I haven’t thought much about this– the minefield we walk between simply nurturing our bodies and souls and taking pride in our own unique loveliness and style regardless of size age or anything else– and a self-loathing that makes us think we’re ugly unless all of our artifices are in place and our miserable self denial is complete–  since high school.

The exception is that I get really, really pissed when women say ‘I’m so fat.’ That’s only because I’m a rabid feminist and I am SO SICK of guys (and, sadly, other women) who judge women on first look– I’d do her, or pretty face, great personality, too bad she’s fat, or oh MAN is she fat!’ (You know who you are).  I’m not anti anorexia, cocaine, amphetamines or cigarettes as weightloss methods, at least not at the appropriate time/life stage. (I’ll save that for another post).

But A. Someone else’s body is NOT your damn business. and B. Sure, we all need to exercise and eat right. We’re a nation privileged to be eating ourselves to death, and the emotional psychological and spiritual issues surrounding that make my heart ache.

But it really pisses me off when women say ‘I’m so fat’ and don’t see  how beautiful they are JUST AS THEY ARE.  The ability to see how beautiful you are just as you are comes from the same emotional and psychological region as the strength to take better care of oneself, eating right and exercising and enjoying instead of loathing one’s body, sadly. And so it’s a vicious cycle. The only other place meaningful change comes from, sadly, is self loathing, and if you reject that or your eyes just never get opened, you’re just screwed.


With regard to all this, I was in a blissful place. I was a little overweight but still a couple pounds below obese (a couple pounds is EVERYTHING, believe me), the US average size 12-14. I had the best (hair) dye job in the world, black with a few white stripes– and often I wore black eyeliner and mascara cause I’m aging gothpunkabillly.

But just as often especially after I had my little one makeup went by the wayside. Most of my girlfriends never wore makeup. We’re all hippie mommies. I have one friend who’s a stunner even though her kids wear her out, whether she wears makeup or not (all of us know who she is except, probably, she herself), but she worked at department store makeup counters for a while and knows what she’s doing, so she doesn’t count.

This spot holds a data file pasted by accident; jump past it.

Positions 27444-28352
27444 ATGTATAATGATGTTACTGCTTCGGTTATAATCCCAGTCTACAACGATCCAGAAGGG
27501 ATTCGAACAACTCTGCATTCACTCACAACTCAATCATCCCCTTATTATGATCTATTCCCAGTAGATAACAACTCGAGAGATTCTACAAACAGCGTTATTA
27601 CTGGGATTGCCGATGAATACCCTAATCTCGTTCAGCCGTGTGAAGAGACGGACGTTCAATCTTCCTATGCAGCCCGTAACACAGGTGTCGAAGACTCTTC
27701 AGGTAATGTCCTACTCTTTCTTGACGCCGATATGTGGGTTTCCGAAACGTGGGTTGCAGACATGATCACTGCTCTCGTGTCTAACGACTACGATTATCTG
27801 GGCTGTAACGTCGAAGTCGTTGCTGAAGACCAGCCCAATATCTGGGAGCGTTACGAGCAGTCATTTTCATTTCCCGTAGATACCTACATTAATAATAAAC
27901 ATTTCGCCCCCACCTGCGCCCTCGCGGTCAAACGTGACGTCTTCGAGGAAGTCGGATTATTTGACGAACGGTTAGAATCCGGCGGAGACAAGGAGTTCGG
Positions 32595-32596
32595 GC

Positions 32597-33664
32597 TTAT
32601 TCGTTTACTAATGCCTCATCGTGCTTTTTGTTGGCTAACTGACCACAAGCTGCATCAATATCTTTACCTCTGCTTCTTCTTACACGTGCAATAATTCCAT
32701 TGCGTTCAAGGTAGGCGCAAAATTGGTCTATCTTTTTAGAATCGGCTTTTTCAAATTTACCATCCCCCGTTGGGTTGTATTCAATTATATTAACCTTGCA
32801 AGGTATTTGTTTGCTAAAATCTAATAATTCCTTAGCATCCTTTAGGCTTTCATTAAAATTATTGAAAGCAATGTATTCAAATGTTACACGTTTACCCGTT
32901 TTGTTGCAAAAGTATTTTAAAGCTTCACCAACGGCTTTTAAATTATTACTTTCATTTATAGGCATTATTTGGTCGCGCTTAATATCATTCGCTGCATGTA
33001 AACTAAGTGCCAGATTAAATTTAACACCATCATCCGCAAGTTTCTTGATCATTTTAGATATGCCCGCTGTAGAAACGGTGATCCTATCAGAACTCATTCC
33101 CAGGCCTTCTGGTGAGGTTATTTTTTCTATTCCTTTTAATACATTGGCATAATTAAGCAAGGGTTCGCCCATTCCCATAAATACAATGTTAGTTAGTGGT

I don’t think I knew it, but I was always searching… and then I found her.

She didn’t know I found her. Heck, I didn’t know I found her.

I met this exotically beautiful new friend and as I got to know her a little at a time– lots, and lots of black, skulls, sense of style, joy each year as Halloween comes back around and we can actually wear the clothes we wear all year without people looking at us funny, punk bands and financial struggle all through the 80’s and 90’s (financial struggle for me too, and how!), waited til older to have babies and marry just like me, good liberal from generations back just like me.

But she had something I didn’t.

My mother, my grandmothers– classy dames who don’t go out of the house without moisturizer, a little puff of powder, a little something around the eyes and a bit of lipstick at minimum. I wanted to be like that. I really did. But I wasn’t.  I just couldn’t.

But this new friend?

Well let me put it this way.

She had her second C section a couple of years ago. Before she went in, she told her husband she would have a pedicure OR ELSE. I mean, her toes were going to be exposed for everyone to see in the OR, right? Come ON!

Then, post C, she suddenly found herself being rushed to the OR a second time, her husband and mother shooed away as they worked frantically on her to keep her from suddenly bleeding to death. If the bleeding weren’t enough, she was nearly scared to death, too. I talked to her not long after, and she was deeply frightened and a little pissed off.

A few hours later, another friend of ours stopped in to see her and the baby and wish them well. M said, I walked in and she was curling her eyelashes.

She nearly bled to death a few hours ago. And now she was curling her eyelashes.

This was a defining moment for me. The words beautiful and tough took on new meaning for me simultaneously, and if I didn’t already think she was the bees knees, this would have pushed me over the edge.

I asked my friend’s permission before writing this. She said, well hell, if you’re going to die, don’t you want to look good all laid out?

And me?  I was newly vegan and using little on my face besides some sort of expensive pure oil– grapeseed oil. Sesame oil. It was cleanser and moisturizer in one, face and body. The only spots that got soap were my armpits and, well, possible (as our grannies used to say, wash as far as possible, and then wash possible). I wore no sunscreen, EVER. I consider myself to be of a dark skinned heritage that just doesn’t need it. I refused to wear or buy makeup until I had the time to research vegan and cruelty free options, and I never seemed to have the time. So I went without.

But the knowledge nagged at me… something was missing.

To be continued…

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